Pope Benedict XVI and Islam: Allah the Irrational

June 21, 2007

Multiple Pages

A little more than eight months ago, on September 12, 2006, Pope Benedict XVI delivered his now-infamous Regensburg Address.  The reaction in the Muslim world was swift and severe, including protests, violence, and the murder of a nun—all over the Holy Father’s citation of a late-14th-century Byzantine emperor, Manuel II Paleologus.  In a dialogue on Christianity and Islam, the emperor had rhetorically asked an educated Persian to “Show me just what Mohammed brought that was new, and there you will find things only evil and inhuman, such as his command to spread by the sword the faith he preached.”

Lost in the uproar was the reason for Pope Benedict’s citation of the emperor, which was expressed in the further quotation that the Holy Father offered from the dialogue.  The emperor put his remark into context by explaining that “God is not pleased by blood—and not acting reasonably is contrary to God’s nature.  Faith is born of the soul, not the body.  Whoever would lead someone to faith needs the ability to speak well and to reason properly, without violence and threats . . . To convince a reasonable soul, one does not need a strong arm, or weapons of any kind, or any other means of threatening a person with death . . . “

Many sympathetic commentators, who didn’t bother to read the speech, concluded that the main point of Benedict’s address was to denounce the use of violence in the service of religion.  That is certainly a good secondary lesson to take from his remarks, but the full text makes it very clear that Benedict, like the emperor, was using the example of violence simply to introduce his broader point: that “not to act in accordance with reason is contrary to God’s nature.”  And this draws into focus a nearly insurmountable problem for any dialogue between Christianity and Islam because, as Benedict continued, in Islam, Allah’s “will is not bound up with any of our categories, even that of rationality.”  (By “categories,” he means philosophical categories of Western thought.)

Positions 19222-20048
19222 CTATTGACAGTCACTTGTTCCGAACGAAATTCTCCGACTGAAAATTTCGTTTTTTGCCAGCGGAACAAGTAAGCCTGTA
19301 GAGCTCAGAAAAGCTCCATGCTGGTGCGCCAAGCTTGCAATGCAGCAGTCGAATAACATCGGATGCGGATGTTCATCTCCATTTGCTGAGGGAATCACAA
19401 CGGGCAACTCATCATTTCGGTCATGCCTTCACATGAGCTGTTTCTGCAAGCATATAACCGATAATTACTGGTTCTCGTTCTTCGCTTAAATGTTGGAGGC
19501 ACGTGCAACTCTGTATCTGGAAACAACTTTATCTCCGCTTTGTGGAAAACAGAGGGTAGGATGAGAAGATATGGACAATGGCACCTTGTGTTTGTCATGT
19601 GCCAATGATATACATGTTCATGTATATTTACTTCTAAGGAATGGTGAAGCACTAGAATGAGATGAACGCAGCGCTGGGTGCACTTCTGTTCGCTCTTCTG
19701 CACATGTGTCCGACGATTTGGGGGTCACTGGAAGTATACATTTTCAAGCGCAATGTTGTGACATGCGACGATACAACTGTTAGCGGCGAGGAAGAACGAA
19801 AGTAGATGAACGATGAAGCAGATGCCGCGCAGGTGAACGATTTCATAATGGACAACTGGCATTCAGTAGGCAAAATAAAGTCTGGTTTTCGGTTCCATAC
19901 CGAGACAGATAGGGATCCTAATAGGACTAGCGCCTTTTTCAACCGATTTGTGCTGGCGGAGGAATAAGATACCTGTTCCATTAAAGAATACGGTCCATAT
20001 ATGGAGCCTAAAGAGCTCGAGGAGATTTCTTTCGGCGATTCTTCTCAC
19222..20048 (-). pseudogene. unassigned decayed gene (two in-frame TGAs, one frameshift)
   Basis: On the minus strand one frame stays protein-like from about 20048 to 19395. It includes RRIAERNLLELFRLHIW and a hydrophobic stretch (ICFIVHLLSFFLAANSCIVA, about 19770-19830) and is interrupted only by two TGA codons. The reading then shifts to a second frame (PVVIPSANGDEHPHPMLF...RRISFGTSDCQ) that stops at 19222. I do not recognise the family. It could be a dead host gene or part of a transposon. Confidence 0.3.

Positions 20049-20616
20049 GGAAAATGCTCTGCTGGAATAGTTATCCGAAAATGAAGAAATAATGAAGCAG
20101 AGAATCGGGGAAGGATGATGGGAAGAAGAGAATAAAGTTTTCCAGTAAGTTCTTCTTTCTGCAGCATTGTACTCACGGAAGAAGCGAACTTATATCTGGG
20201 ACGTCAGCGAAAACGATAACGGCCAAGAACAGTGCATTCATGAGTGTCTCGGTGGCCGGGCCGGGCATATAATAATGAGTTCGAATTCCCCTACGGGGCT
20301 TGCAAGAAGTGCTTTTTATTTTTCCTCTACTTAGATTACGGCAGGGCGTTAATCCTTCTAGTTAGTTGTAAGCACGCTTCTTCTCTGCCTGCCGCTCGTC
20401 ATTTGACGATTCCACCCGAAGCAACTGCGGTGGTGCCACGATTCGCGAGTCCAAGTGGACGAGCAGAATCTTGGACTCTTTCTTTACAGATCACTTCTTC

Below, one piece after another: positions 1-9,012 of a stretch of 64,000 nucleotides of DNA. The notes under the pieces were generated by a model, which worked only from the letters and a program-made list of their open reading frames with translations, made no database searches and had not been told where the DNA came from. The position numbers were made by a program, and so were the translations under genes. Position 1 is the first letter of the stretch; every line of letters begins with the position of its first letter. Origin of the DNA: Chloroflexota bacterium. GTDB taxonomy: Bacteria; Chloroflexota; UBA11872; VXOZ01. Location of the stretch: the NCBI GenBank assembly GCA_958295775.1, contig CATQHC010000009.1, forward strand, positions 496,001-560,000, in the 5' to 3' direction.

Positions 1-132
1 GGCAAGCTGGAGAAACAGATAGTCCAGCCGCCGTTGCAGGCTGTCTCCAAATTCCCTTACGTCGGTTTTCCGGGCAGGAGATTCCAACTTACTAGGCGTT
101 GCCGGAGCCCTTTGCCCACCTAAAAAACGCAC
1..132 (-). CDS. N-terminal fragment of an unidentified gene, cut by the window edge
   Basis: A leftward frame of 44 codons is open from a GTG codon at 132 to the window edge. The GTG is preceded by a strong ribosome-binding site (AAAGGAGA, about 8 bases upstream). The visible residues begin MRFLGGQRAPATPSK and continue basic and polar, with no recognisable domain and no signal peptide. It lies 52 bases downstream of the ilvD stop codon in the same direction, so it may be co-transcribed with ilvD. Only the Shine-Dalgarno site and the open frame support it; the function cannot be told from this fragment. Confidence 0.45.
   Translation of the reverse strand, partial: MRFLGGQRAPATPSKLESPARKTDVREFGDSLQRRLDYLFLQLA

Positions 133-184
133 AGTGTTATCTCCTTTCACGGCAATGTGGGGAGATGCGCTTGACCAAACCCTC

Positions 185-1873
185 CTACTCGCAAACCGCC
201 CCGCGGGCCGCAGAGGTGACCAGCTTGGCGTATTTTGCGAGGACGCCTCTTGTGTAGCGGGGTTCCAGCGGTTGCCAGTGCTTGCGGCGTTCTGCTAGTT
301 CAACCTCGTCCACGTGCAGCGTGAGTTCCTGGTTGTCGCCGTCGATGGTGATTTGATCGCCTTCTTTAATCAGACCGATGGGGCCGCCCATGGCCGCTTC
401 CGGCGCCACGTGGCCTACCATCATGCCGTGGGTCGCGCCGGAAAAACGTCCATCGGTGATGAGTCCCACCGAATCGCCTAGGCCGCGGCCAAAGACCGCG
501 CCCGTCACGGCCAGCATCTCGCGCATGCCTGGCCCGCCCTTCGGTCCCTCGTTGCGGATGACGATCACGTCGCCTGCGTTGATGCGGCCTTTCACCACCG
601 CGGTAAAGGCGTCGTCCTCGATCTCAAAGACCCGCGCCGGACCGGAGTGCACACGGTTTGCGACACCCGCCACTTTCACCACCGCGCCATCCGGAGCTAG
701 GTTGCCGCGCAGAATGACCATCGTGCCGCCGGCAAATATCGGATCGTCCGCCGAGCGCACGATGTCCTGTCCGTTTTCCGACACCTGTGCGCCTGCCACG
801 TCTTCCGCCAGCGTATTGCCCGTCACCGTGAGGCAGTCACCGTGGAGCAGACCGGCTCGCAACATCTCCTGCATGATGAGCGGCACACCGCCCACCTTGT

For a dialogue to take place, three conditions are necessary:

First, both sides must be interested in pursuing the truth, which requires acknowledging that there is such a thing as truth and that it can be known (or at least approached) through reason.

Second, both sides must represent their own positions truthfully (which also requires that those positions be expressed rationally), and without any intent to deceive. And

Third, each side must be able to take the other’s claims at face value, as truly representing the other’s position.

On each of these points, the Islamic conception of Allah presents a stumbling block.  The work of the noted Muslim theologian and scholar Ibn Hazm is often presented as proof of what Northwestern University Professor Dario Fernandez-Morera has called “The Andalusian Myth”—namely, that the high point of civilization on the Iberian peninsula occurred during the centuries of Muslim occupation.  As Benedict points out, however, “Ibn Hazm went so far as to state that [Allah] is not bound even by his own word, and that nothing would oblige him to reveal the truth to us.”  Allah is, in the end, pure will, not bound by reason—in other words, capriciousness is essential to his very nature.  “Were it [Allah’s] will,” Benedict continues, “we would even have to practise idolatry.”

Most of us have not had anything approaching the theological training of Benedict XVI, so we may be tempted to dismiss his concerns as something that could only be of interest to a theologian.  After all, how likely is it that the average believer—Muslim or Christian—could even fully grasp the differences between the Christian conception of the Godhead and the Muslim conception of Allah, let alone allow his behavior to be affected by such differences?

Perhaps we can begin to understand the importance that these differences hold for even the average believer by approaching this from a slightly different angle.